The number of European species is estimated by Professor Heer at about 3000, of which 920 have been collected in Switzerland. The cycads, so abundant in the Secondary period, are represented by two species, while of the cypresses one (Glyptostrobus) is to be met with in Eastern Asia; another (Taxodium distichum), found in the fossil state in Spitzbergen, Alaska, and Italy, is that which gives its name to the cypress swamps of the Southern States and of South America. The Libocedrus is now only to be found in California, Chili, and Australia, and the Widdringtonia in South Africa and Madagascar, all being exotic and tropical or sub-tropical. The mammoth tree and red wood tree of California lived in the Meiocene forests from the Mediterranean to the Arctic circle. In Switzerland a Puya, like that of Chili, represents the exotic pine-apple family, and a large-leaved ginger contributed greatly to the tropical character of the foliage.

The Meiocene palms were represented in the Swiss forests by at least eleven species, which may be grouped into fan-palms (see Fig. 8), with the leaflets all diverging from the tip of the leaf-stalks, and the feather-palms, in which they spring right and left from the foot-stalk. To the former belong the dwarf fan-palm, the Sabal major, which then lived in central Italy and northern Germany as far as 51° N., bearing a strong resemblance to the shadow-palm of the West Indies. A second agrees with the swamp palmetto of the Southern States in its small leaves, while the leaves of a third are estimated by Professor Heer to have been no less than six or seven feet broad; they sprang from a lofty trunk, and must have formed a prominent feature in the landscape. Of the feather-palms the Phoenicites may be compared to the Piassava of Brazil, and had leaves two feet long, while the Manicaria possessed great undivided erect leaves springing from a lofty trunk.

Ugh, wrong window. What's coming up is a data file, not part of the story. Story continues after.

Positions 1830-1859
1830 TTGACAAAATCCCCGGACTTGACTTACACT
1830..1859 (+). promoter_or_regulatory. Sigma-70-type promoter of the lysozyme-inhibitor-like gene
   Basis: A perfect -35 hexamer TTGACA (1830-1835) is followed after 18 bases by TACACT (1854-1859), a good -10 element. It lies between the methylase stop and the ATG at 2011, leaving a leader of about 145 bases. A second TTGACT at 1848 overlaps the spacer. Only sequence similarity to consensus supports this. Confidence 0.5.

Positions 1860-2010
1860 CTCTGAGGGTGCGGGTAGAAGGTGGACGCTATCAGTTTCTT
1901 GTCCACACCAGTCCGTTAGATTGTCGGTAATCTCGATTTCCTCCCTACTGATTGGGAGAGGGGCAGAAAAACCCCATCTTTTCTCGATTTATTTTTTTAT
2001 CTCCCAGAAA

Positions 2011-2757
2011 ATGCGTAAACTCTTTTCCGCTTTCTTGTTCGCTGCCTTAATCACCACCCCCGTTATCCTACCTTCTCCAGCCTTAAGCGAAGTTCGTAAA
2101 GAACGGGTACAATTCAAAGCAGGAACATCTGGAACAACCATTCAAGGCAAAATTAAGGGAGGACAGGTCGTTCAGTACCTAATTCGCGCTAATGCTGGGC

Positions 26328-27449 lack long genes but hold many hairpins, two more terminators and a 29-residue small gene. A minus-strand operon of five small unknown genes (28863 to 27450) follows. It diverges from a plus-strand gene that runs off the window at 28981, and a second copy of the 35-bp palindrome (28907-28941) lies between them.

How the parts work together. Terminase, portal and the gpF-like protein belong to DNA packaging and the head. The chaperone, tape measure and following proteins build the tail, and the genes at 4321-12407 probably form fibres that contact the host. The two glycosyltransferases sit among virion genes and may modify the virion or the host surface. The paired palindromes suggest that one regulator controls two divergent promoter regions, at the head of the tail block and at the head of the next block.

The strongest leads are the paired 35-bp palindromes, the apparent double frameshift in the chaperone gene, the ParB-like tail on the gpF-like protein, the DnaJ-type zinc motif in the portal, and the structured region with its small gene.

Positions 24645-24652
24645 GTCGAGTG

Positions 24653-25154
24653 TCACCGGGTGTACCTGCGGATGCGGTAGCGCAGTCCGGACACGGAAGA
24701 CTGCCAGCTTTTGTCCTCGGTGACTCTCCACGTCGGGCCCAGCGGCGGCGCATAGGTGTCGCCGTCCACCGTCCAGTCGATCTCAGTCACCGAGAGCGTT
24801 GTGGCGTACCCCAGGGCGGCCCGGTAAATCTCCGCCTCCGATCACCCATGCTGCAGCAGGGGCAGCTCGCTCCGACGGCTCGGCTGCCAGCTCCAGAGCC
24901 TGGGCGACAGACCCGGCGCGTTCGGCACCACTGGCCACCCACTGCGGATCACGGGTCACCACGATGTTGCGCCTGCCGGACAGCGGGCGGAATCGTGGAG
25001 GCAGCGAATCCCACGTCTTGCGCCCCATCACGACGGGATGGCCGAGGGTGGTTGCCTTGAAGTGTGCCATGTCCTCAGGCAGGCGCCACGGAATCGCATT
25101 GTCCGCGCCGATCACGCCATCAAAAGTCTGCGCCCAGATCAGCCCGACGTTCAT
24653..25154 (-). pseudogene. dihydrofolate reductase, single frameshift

The Meiocene poplars of Switzerland belong to the group of aspens, black poplars, balsam poplars, and leather poplars, with evergreen leaves, the first two of which are met with in Europe, Asia, and America, the third in America and Asia, while the fourth is now only found in Asia. The hornbeam and the hazel were present, and of the oak no less than thirty-five species have been determined, for the most part evergreens of American or Mediterranean types. There were also lindens, maples, hollies, walnuts, ilices, cherry, plum, and almond trees, mimosas and acacias, alders, birches, and other trees familiar to our eyes. The genus Planera is the most interesting Meiocene representative of the elm family, since it ranges from central Italy as far as Greenland, and from the canton of Vaud in the west to Tokay, in Hungary, on the east. It probably formed woods on the low damp grounds close to the rivers. At the present time it is found in Crete, in Asia, south of the Caucasus, and in North America. Myrtles formed dense copses, for the most part evergreen; and the fig trees, represented by seventeen species in the Swiss Meiocenes, belong to Indian and American types, one of which is remarkably like the Indiarubber tree (Ficus elastica), and another like the bread-fruit. It is a curious fact that the present European fig-tree (Ficus carica) is absent from this flora. The laurels were more abundant than the figs in Switzerland, the two most important species being the camphor tree and Scheuchzer's cinnamon tree. These range throughout the Meiocene strata, and are found fossil in Italy, Germany, France, and Britain. The former is a native of southern Asia, but it thrives also in Sicily and Madeira, while the latter resembles a Japanese laurel.